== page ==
In the United Kingdom, Labor lost the important Hartlepool Parliament seat they had held for decades

One of the first results The main election day is Thursday in the UK It was in Hartlepool, in the north-east of England, that they had voted to elect a Member of Parliament: the Conservative Party candidate, Jill Mortimer, won by a wide margin. The Hartlepool elections were symbolically very important, because the city seat has been occupied by Labor since 1974: Hartlepool is part of an area British media called the “Red Wall,” which includes a series of areas between East Wales and the historically dominant Labor Party of northern England Associated with red).

But by the last general election of 2019, Labor had lost most of its seats in the Red Wall, and Hartlepool was among the few that the party was able to hold. The winning Labor candidate, Mike Hill, resigned in March after participating in a trial for sexual harassment. So the Labor Party lost a seat it had won only two years earlier. The defeat had already caused many problems in the Labor Party, whose leader Keir Starmer was appointed about a year ago, promising, among other things, to rebuild the Red Wall.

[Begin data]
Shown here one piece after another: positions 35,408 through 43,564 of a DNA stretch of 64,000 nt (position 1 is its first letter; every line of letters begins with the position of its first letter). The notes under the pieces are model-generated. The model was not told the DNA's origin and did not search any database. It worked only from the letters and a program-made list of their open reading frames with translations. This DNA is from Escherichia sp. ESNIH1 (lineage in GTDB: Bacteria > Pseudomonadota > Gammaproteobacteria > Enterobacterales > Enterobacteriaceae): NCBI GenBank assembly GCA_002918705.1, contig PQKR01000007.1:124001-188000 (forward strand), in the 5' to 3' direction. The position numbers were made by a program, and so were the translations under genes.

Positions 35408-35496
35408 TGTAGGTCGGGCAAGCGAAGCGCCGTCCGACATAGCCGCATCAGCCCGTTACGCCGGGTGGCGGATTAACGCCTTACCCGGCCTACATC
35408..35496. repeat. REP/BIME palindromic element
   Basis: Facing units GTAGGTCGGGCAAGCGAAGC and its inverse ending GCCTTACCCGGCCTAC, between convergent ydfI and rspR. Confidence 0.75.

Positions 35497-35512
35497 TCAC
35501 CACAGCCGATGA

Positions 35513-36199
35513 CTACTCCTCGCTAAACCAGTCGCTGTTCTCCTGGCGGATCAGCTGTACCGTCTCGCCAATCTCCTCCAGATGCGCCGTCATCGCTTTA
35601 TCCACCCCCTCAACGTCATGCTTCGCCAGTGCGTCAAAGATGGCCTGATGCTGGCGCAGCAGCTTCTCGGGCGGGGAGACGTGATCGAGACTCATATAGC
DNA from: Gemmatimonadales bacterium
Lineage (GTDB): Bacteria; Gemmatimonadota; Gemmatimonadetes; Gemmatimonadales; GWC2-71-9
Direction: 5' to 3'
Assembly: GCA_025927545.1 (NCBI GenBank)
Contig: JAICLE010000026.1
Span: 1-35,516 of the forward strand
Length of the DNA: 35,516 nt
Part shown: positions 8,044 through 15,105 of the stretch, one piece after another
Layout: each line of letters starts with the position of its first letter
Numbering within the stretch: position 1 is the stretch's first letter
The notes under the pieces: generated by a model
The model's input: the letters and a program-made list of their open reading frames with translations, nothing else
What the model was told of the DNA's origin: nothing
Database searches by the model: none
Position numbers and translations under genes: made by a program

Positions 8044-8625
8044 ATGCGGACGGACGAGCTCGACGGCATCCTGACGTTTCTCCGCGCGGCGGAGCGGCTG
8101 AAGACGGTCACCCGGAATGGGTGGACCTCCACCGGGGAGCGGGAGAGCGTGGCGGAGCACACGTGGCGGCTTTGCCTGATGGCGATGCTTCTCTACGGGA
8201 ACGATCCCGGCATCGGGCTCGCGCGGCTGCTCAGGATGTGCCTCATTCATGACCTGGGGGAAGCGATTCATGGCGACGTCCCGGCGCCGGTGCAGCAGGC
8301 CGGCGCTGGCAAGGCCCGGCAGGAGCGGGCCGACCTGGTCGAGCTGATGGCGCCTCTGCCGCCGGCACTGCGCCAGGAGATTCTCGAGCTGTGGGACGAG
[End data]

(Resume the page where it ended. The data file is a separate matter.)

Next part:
The defeat at Hartlepool was very clear: Mortimer received nearly 52 percent of the vote, more than 15,000 votes, versus 28.7 percent (just under 8,600 votes) for Labor candidate Paul Williams.

Also read: In the UK, voting is not only in Scotland

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